Mesopotamia, which means “the land between two rivers,” is the ancient name for the geographical region where the present Iraq and portions of Syria, Iran, and Turkey stand. It is known as the birthplace of civilization for most inventions and innovations that emerged during the 10,000 BCE and the 7th century CE.
The ancient society is also popular for its prolific architectural accomplishments. According to historical records, it is the birthplace of urban planning development, ziggurat, and courtyard houses. While the architectural profession does not exist yet in the Mesopotamian civilization, the scribes living during that time were able to draft and manage the construction of various buildings for the government, the rich, and the royalty.
Three main elements contributed to the architectural style of the Mesopotamian era. It includes the Sumerian cities’ sociopolitical system and the empires and kingdoms that took its place, the organized religion of the region’s state of affairs, and the influences from the natural surroundings.
Here are some of the most popular Mesopotamian architecture in existence.
The Ziggurat of Ur
Named after the Sumerian king Ur-Nammu, people can find this ziggurat in the ancient city of Ur located near Nasiriya, currently known as Dhi Qar province in Iraq. It was reportedly built left to ruins during the 6th century BCE but was restored by King Nabonidus. The building was excavated by Sir Leonard Woolley during the 1920s to 1930s, then underwent facade reconstruction during the 1980s.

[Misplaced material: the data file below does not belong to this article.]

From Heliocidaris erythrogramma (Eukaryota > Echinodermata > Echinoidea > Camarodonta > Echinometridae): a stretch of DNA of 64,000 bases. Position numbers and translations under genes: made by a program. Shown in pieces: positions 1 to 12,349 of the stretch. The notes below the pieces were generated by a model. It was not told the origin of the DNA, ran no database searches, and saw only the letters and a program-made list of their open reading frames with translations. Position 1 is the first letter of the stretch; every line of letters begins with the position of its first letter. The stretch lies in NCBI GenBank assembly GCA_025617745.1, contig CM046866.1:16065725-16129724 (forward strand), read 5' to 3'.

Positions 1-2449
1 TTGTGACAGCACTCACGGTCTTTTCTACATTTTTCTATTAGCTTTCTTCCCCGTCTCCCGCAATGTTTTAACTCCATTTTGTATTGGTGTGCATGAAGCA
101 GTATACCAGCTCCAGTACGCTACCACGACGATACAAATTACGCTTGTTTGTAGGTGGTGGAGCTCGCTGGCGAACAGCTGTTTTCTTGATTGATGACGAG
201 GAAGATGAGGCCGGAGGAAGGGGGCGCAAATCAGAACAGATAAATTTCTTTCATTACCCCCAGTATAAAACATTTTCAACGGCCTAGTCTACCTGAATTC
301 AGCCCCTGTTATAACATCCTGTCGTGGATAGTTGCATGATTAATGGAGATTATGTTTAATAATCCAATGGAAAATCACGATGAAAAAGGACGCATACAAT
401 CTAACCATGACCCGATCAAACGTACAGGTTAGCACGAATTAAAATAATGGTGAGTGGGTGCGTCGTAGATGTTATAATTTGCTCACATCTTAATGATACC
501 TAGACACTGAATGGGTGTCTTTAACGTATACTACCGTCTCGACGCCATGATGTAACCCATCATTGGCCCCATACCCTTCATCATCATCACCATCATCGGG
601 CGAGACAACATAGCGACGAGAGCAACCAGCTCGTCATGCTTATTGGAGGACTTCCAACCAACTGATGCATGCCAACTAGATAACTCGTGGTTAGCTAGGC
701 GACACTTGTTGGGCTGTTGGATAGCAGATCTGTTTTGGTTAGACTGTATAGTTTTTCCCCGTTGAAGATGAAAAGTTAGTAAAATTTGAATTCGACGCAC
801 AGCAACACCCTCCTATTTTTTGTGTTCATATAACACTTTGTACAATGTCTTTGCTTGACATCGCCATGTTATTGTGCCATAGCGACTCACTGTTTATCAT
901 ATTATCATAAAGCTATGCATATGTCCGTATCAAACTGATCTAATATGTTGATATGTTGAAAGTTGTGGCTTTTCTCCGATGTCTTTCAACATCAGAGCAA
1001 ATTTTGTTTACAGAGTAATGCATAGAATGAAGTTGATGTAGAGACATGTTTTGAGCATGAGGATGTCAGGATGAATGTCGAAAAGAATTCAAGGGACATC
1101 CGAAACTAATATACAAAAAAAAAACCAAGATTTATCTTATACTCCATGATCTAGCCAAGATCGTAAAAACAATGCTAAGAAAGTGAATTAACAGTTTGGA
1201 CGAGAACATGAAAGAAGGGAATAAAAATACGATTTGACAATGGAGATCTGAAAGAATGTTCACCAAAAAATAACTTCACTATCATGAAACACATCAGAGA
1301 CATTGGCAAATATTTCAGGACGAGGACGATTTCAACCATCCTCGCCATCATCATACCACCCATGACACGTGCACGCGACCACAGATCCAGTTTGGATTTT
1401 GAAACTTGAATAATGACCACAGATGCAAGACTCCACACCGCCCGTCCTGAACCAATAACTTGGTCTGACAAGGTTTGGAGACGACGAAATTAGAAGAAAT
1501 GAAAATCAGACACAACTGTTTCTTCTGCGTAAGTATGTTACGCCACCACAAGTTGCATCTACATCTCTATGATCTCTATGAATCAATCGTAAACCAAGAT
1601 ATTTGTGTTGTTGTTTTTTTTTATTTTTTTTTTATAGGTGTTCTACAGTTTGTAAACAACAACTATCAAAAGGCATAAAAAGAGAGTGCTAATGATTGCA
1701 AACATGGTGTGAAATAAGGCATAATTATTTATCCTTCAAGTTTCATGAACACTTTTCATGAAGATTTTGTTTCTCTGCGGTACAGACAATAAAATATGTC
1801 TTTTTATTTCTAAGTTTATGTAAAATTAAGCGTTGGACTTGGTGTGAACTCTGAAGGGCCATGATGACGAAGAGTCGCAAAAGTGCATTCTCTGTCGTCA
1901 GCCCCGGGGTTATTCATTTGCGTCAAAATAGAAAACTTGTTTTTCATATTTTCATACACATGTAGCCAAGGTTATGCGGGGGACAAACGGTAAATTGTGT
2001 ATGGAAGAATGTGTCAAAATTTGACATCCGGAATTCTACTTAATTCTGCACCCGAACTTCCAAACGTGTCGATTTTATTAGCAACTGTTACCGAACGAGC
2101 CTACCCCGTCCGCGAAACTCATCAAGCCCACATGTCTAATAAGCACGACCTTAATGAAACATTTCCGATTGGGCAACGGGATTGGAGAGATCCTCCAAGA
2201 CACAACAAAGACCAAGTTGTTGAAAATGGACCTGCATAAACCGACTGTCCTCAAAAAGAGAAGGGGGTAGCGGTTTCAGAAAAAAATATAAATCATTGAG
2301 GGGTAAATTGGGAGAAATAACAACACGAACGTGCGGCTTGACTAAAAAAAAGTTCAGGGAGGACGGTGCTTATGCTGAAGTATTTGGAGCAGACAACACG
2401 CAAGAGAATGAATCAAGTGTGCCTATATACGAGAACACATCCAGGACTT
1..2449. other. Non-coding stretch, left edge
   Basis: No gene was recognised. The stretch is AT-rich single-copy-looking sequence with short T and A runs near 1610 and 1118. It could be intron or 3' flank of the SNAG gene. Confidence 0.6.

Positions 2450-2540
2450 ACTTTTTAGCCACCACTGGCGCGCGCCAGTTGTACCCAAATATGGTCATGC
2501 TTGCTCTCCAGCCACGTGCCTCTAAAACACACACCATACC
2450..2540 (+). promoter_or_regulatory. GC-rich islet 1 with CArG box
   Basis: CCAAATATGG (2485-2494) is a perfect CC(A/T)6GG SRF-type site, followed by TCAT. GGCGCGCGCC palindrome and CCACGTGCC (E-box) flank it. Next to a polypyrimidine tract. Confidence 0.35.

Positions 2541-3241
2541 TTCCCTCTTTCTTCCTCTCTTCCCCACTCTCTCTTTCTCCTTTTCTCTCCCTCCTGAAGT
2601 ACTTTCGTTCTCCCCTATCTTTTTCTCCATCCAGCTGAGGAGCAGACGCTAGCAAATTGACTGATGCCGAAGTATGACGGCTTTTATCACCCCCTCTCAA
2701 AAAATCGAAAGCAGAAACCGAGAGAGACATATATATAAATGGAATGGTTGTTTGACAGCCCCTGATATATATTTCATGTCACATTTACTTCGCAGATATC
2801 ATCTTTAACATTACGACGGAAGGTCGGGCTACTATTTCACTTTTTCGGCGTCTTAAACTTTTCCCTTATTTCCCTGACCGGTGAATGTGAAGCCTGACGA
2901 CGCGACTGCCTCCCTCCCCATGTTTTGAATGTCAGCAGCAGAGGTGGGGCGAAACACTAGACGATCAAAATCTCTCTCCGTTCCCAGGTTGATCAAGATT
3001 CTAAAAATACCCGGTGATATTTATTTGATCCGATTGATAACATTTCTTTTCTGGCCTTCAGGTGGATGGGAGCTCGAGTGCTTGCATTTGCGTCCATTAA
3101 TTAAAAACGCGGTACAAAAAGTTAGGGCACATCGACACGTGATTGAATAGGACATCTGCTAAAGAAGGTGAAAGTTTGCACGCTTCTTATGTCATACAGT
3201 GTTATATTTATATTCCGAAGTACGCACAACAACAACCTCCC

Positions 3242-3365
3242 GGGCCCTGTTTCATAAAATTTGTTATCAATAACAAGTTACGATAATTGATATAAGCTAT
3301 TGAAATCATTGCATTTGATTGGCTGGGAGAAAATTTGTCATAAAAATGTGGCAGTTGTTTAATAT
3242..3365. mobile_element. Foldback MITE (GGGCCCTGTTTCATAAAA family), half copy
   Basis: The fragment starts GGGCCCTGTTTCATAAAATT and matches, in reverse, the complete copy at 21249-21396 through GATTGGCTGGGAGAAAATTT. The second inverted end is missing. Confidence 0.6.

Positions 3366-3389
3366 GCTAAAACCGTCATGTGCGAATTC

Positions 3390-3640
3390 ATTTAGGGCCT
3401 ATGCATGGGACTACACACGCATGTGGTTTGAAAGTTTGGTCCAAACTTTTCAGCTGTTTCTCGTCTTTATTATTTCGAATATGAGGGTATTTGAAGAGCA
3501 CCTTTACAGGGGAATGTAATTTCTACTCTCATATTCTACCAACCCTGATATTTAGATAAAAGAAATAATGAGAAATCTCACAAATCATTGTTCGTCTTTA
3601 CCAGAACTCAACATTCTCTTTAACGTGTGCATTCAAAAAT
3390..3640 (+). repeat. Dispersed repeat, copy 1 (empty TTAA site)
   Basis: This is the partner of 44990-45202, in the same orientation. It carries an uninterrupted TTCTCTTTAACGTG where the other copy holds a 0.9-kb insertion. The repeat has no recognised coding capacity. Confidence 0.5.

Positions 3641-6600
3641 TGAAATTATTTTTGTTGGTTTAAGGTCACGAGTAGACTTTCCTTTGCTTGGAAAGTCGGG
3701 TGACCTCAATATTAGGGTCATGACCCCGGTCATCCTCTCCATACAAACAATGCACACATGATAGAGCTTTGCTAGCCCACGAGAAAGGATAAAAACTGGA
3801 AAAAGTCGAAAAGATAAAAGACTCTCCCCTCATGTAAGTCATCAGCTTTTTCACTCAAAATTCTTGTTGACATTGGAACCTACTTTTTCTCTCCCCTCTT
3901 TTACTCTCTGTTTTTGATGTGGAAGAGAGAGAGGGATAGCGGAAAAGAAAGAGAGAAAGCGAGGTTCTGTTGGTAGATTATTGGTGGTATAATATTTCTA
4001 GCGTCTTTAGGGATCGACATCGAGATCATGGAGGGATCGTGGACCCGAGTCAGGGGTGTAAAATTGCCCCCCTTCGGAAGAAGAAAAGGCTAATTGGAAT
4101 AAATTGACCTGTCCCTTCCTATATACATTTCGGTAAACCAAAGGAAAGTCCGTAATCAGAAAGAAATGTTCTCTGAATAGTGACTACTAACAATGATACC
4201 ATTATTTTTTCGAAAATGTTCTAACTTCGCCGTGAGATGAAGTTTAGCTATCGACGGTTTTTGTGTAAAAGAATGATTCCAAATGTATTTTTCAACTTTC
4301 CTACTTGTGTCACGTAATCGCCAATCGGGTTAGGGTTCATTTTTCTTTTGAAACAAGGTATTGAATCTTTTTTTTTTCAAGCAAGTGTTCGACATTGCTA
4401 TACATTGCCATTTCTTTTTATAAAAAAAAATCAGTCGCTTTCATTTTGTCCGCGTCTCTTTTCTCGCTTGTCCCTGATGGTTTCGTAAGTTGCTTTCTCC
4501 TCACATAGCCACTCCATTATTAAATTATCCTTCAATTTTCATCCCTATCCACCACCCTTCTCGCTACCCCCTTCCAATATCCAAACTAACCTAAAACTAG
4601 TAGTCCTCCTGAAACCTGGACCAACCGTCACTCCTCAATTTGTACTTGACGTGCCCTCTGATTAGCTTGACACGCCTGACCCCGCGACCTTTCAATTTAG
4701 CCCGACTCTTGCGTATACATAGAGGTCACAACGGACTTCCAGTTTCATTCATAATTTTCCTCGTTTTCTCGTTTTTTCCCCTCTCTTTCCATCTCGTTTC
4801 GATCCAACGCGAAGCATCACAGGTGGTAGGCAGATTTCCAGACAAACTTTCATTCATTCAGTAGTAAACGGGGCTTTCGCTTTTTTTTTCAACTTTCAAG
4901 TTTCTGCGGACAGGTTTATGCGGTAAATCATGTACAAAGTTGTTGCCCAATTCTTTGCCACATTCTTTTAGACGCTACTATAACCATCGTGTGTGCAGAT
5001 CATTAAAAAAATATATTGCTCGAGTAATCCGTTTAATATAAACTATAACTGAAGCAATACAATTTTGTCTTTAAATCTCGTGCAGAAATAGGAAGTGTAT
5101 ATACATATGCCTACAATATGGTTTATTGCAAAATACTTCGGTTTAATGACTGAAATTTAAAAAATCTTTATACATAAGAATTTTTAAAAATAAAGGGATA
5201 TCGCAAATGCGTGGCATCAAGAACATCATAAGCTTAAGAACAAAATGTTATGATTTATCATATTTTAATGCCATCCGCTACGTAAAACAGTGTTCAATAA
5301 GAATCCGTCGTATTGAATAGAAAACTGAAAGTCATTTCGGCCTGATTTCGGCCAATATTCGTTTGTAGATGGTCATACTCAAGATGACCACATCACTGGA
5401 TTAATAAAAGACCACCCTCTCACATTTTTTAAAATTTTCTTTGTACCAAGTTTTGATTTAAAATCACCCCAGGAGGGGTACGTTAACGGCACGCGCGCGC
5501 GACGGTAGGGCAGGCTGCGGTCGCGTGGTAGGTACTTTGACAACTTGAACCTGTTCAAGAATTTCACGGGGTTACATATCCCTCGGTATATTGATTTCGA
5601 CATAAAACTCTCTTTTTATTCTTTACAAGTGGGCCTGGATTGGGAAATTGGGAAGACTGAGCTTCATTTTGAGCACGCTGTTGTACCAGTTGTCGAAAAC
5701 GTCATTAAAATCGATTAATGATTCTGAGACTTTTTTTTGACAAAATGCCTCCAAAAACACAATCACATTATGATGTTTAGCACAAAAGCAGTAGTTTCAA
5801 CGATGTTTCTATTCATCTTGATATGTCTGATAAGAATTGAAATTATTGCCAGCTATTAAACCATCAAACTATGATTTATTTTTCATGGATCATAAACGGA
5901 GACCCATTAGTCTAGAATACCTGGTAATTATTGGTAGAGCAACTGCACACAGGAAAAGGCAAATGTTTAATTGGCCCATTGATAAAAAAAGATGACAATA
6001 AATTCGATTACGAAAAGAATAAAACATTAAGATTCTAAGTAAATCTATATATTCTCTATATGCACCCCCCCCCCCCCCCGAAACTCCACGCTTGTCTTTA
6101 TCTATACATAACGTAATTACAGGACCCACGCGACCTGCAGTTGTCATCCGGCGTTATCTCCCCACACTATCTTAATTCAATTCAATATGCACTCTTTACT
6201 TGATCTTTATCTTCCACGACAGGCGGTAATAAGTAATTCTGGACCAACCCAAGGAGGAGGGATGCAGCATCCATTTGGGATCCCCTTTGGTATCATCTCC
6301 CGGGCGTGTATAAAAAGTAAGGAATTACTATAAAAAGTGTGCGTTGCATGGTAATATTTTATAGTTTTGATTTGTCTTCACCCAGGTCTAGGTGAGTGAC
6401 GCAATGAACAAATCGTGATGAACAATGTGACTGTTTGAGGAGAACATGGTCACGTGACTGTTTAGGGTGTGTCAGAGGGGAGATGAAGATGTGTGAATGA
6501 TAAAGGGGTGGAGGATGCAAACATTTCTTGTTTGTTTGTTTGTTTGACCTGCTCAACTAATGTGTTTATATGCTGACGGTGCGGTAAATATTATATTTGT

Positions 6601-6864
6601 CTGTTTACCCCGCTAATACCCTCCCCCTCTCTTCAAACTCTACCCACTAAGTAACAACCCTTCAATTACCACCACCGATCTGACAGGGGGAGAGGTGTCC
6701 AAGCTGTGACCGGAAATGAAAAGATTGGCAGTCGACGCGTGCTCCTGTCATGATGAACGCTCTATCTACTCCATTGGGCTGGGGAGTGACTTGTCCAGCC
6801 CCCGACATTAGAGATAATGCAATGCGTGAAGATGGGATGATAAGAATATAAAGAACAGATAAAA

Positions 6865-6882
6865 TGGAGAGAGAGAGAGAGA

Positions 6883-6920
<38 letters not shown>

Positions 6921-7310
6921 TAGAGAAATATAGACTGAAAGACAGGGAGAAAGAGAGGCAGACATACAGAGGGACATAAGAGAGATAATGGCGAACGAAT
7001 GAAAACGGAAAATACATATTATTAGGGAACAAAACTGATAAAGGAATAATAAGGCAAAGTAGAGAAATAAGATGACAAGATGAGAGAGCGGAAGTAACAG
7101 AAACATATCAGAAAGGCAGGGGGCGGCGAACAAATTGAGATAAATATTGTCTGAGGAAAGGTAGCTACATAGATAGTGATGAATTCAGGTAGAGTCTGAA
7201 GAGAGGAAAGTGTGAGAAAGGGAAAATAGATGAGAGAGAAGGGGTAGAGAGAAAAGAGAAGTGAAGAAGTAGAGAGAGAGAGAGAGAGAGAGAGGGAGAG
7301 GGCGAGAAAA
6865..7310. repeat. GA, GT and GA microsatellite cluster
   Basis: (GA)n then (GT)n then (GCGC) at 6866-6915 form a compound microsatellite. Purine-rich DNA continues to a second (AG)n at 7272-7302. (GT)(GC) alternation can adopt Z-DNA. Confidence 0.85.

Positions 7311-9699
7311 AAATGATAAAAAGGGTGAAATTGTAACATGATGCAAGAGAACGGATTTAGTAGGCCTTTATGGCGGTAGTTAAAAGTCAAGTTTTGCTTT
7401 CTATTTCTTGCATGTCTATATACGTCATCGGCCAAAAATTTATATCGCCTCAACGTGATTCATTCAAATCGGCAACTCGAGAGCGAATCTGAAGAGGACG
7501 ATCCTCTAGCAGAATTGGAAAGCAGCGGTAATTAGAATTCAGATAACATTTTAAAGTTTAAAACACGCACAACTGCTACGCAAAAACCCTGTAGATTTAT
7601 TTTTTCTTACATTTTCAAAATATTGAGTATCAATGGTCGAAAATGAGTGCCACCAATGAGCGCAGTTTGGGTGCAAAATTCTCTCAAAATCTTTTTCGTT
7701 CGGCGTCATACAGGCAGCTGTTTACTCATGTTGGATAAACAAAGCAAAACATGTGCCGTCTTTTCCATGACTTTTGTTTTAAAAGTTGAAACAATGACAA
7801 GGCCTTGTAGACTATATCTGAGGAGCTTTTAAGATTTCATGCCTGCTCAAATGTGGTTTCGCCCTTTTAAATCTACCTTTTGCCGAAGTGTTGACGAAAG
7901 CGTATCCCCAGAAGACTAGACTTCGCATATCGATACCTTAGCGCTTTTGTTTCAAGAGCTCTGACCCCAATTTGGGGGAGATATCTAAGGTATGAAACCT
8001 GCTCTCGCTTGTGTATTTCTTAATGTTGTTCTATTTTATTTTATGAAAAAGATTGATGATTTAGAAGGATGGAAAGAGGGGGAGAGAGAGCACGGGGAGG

The Chogha Zanbil Ziggurat
King Untash-Napirisha of Elam built this lavish ziggurat sometime in 1250 BC. According to historical accounts, it was commissioned by the king as his way to honor the Elamite god named Inshushinak. King Ashurbanipal of Assyria destroyed it during 640 BC, but a portion of it was excavated in 1951. It is the first Iranian excavation site that was included in the UNESCO World Heritage List.
King Nebuchadnezzar II ordered the construction of the gate in 575 BCE. Archeologists excavated it during the early years of the 20th century. A portion of it is currently on display at Berlin’s Pergamon Museum. Since its excavation, the edifice underwent several reconstruction projects using its original bricks to keep its form.
The Royal Tombs Of Ur
Sir Leonard Woolley also discovered this 4,800-year-old burial site in Sumer in 1922. Aside from showcasing the era’s architectural style, it also showed more about how the Sumerian society lived during its existence.
The ancient city of Tell Brak in Syria was captured and destroyed by its rival, the Assyrians, in 1300 BC. It is the reason why the city’s prominence was diminished and reduced its settlement. Max Mallowan started the excavation of the city in 1937 but had to abandon the project because of the Syrian Civil War.
The archeologists also found other palaces and structures built in the region over the years. It would not be a surprise if a new building built during the ancient Mesopotamian era appeared from an excavation site in the coming days.